On the third day, Shannon and I rose early to make time exposures of the river in the early morning light. It was a fun experience, and I will always remember this river as the agent that stole How's appetite.

This is the class, after we'd collected samples from a river not far from the centre. I'm loving my Gorillapod more and more!

On the night of 30 August, I realised this was my first Merdeka without fireworks. At home, or anywhere in town, it would be possible--even inevitable--to hear the fireworks. But there we were, isolated in a jungle not far from the city, yet far enough to shield us from the sound of celebration.

As I reflect on the noise in the country (celebratory, political and otherwise) versus the voice of God in the wilderness, it became a little clearer to me what my calling might be.

It was as if God was saying, "People will shout for all kinds of reasons and for as long as they have the voice to shout. But put your hand to the work that will last forever; be a steward of that which I have created and keep working. Keep working no matter who the rulers are or what they say. Here in the wilderness you will find Me."

And perhaps, in the wilderness also, I found myself.

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Advanced Ecology: Pulau Ketam, 1 September

We were supposed to study the ecology of kampung populations as one of our projects for the course (which, by the way, should be called 'Basic Ecology'). So about half the class went to Ulu Yam and half to Pulau Ketam. All of this was done in the absence of Prof Susan, who was away in France at the time.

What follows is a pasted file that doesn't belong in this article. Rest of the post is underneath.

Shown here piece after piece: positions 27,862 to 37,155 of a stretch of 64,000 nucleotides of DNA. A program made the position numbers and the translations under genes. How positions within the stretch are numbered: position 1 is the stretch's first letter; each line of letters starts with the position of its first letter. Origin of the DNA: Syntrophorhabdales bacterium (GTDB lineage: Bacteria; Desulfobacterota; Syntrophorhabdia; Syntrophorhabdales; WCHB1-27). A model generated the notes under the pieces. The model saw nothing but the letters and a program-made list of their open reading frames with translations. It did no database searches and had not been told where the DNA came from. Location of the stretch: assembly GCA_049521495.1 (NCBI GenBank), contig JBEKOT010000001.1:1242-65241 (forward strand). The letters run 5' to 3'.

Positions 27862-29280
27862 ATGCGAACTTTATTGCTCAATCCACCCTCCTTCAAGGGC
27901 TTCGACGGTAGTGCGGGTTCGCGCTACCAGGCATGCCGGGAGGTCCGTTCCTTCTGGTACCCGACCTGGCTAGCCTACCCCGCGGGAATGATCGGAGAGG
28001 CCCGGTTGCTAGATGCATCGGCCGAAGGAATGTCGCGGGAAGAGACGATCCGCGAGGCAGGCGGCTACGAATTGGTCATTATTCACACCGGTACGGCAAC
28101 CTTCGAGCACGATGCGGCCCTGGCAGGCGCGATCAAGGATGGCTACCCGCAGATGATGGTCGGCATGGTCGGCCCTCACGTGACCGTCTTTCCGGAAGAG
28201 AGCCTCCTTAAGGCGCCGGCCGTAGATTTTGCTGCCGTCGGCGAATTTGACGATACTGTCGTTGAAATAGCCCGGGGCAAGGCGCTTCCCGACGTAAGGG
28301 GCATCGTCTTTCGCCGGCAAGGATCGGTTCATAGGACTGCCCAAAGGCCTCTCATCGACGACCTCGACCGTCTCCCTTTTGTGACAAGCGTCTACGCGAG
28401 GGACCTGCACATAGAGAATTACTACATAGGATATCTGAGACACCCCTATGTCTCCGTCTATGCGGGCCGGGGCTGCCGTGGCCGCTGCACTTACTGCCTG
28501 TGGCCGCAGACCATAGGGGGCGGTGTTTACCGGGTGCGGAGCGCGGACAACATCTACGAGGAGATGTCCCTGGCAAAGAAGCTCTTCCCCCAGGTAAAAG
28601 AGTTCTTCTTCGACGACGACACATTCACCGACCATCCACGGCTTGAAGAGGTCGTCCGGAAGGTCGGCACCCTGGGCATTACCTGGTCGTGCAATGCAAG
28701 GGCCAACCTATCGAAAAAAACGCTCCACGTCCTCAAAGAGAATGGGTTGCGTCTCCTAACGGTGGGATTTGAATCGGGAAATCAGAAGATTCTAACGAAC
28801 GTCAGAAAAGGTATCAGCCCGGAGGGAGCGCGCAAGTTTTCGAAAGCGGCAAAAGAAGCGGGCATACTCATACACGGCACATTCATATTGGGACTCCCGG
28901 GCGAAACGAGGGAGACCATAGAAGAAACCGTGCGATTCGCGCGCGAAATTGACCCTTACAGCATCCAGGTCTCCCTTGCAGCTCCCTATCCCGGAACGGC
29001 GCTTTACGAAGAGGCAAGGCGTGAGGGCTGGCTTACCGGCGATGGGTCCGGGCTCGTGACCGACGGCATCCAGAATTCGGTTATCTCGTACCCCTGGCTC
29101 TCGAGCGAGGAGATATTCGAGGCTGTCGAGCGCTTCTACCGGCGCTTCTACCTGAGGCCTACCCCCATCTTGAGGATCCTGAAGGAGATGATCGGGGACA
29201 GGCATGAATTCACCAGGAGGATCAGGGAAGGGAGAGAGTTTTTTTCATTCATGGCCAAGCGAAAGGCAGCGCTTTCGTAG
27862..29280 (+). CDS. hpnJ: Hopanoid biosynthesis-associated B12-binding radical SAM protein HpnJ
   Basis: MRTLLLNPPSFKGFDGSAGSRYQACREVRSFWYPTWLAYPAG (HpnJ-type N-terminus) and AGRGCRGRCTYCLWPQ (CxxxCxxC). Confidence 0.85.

So infertile is the soil, that almost all non-mangrove plants must be cultivated in specially prepared (i.e. imported from the mainland) soil. This is one place you won't find papaya trees growing out of drains.

Pulau Ketam is famous for its seafood restaurants, but I never imagined their temples would be adorned by statues of seafood! What happened to the more common phoenix and dragon?

Bicycles and boardwalks; the quintessence of connection and communication on Pulau Ketam. This is proof that my camera's LCD screen doesn't do justice to shadow detail; during playback in-camera, I couldn't see the bicycle.

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Tropical Forest Ecology: FRIM, 6 September

I used the wide-angle for this shot of the class beneath the majestic Dryobalanops aromatica (a.k.a. crown-shyness) trees. Here, Mr Yong is describing the Ganoderma fungus.

One of the things I remember most on this trip was what Mr Sugu said when we were in a rather narrow stretch of the trail.